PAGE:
Julie Moffat from Erskineville's community garden tells the story of how the gardeners gather local food waste to grow soil for the garden by composting the food scraps. Thank you, Julie, a terrific story.
I have some photographs with the green waste collection, which are boxes from the local fruit and veg store.
The boxes are mixed with outer leaves and cuttings and other such produce that is no longer saleable.
The lovely owners and staff keep it in the boxes and store it in their refrigeration room until we collect with our trolley, usually twice per week.
Each collection is 3-4 large size boxes, more in the hotter summer months because the leafy veggies are harder to keep fresh in the heat. I give as much as possible to our chickens and then it goes to the compost bins in the Community Garden.
The bins will often fill all the way to the top with this, and then within half a week has composted right down. It's amazing. The cycle of filling and composting in these bins can extend for more than 6 months.
We have 3 x 400 litre bins and we tend to have just 1 or 2 actively composting, and 1 stay empty, then when we empty a bin we leave it inactive and start using the empty one. We take the chickens along for an excursion during the emptying, as there are lots of exciting grubs for them.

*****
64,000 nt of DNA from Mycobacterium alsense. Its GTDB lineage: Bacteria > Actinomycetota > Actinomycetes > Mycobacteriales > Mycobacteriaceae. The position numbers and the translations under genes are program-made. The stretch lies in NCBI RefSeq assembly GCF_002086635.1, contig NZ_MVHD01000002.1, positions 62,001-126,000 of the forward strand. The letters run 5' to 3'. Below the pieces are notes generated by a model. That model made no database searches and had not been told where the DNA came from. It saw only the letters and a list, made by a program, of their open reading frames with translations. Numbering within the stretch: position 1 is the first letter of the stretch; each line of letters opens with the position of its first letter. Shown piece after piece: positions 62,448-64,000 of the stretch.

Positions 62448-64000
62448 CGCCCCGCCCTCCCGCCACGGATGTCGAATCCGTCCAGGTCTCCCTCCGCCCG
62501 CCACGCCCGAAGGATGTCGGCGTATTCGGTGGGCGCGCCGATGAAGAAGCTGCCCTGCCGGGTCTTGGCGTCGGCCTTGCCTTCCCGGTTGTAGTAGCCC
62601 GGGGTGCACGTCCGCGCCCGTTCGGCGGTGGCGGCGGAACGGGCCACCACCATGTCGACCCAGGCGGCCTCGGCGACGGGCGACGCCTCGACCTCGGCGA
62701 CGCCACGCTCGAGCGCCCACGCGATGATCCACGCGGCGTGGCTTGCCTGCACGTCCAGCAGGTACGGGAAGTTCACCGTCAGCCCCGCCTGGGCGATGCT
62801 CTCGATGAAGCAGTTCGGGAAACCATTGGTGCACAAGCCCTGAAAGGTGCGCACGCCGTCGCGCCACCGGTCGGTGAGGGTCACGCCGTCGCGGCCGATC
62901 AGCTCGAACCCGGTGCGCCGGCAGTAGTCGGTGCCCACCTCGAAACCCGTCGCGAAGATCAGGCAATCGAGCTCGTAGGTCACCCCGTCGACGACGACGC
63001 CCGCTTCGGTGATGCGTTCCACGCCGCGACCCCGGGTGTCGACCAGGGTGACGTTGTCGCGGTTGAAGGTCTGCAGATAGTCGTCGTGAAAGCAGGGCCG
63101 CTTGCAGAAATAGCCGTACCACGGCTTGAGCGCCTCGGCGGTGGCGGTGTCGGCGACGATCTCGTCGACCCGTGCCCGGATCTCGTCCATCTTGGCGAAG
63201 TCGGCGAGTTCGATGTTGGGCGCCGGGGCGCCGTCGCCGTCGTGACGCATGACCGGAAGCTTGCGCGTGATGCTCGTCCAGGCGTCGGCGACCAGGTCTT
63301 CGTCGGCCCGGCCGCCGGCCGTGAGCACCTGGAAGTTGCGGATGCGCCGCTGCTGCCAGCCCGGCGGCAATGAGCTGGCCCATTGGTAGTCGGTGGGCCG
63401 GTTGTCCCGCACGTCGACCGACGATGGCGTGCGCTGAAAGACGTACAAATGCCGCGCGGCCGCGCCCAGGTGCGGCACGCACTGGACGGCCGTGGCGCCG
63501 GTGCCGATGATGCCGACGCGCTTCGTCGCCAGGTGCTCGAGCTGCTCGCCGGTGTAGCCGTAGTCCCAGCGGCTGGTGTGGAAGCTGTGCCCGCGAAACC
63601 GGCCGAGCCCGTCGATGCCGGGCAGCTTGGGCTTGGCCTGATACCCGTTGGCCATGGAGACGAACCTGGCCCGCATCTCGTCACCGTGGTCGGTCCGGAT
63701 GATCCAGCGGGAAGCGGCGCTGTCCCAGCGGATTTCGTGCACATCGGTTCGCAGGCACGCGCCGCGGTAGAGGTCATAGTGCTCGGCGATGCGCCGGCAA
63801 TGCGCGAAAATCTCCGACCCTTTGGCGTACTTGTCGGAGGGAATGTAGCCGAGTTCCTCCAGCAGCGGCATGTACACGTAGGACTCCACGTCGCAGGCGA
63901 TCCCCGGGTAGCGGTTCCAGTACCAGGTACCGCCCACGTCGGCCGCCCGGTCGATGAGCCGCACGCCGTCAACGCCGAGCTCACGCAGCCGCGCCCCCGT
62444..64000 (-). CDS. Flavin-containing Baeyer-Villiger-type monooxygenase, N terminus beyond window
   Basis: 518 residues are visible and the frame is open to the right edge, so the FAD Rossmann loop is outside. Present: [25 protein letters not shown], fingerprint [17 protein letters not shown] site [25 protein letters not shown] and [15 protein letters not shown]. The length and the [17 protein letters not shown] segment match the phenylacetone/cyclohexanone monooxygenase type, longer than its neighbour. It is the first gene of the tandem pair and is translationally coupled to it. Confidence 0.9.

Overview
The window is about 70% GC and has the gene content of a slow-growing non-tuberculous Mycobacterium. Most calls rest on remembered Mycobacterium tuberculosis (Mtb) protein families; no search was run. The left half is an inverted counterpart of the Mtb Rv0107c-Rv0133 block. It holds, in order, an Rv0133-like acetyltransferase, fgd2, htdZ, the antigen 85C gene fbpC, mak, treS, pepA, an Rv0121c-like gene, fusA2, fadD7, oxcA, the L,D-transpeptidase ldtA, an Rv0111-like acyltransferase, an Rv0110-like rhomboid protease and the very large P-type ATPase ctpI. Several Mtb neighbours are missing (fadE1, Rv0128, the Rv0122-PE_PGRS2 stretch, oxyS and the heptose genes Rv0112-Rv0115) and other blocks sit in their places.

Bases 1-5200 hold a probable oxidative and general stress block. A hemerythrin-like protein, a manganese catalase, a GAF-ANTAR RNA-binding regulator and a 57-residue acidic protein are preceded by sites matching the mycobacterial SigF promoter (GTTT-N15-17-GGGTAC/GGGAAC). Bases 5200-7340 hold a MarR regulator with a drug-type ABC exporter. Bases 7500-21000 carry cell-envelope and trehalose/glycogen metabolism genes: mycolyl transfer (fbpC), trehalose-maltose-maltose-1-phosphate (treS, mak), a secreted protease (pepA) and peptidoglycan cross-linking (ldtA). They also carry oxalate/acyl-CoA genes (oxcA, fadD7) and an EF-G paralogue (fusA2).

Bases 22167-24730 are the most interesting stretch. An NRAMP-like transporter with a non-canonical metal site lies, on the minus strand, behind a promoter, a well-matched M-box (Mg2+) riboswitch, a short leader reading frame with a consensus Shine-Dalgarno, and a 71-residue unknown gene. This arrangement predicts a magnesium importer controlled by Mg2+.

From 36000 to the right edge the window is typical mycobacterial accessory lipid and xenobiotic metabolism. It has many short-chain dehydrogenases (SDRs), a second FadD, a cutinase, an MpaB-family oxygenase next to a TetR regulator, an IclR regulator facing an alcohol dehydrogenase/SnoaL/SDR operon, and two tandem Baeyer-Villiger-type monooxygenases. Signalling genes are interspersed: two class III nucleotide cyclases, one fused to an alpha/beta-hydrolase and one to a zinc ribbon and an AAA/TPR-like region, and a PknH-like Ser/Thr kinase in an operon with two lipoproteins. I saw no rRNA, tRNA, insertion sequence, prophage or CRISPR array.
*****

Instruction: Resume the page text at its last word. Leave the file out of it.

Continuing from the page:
And the magpies must be keeping watch because they start flying in for grubs.
I estimate we collect approx .6 cubic metres per week (I think, maths being each box .57x.37x.33m), and I am really proud that we can divert that waste from being transported somewhere to landfill, where we keep it local, transported manually, and composted locally, and the compost is used in our garden beds to enrich the soil for our gardening.
When we find the plastic sleeves or other plastic in the boxes amongst the greens, we collect it and it goes into the redcycle bins at the supermarket.
I was told this soft plastic waste is not sent to China, but a company in Australia recycles it into plastic furniture.
Thanks for asking me to share.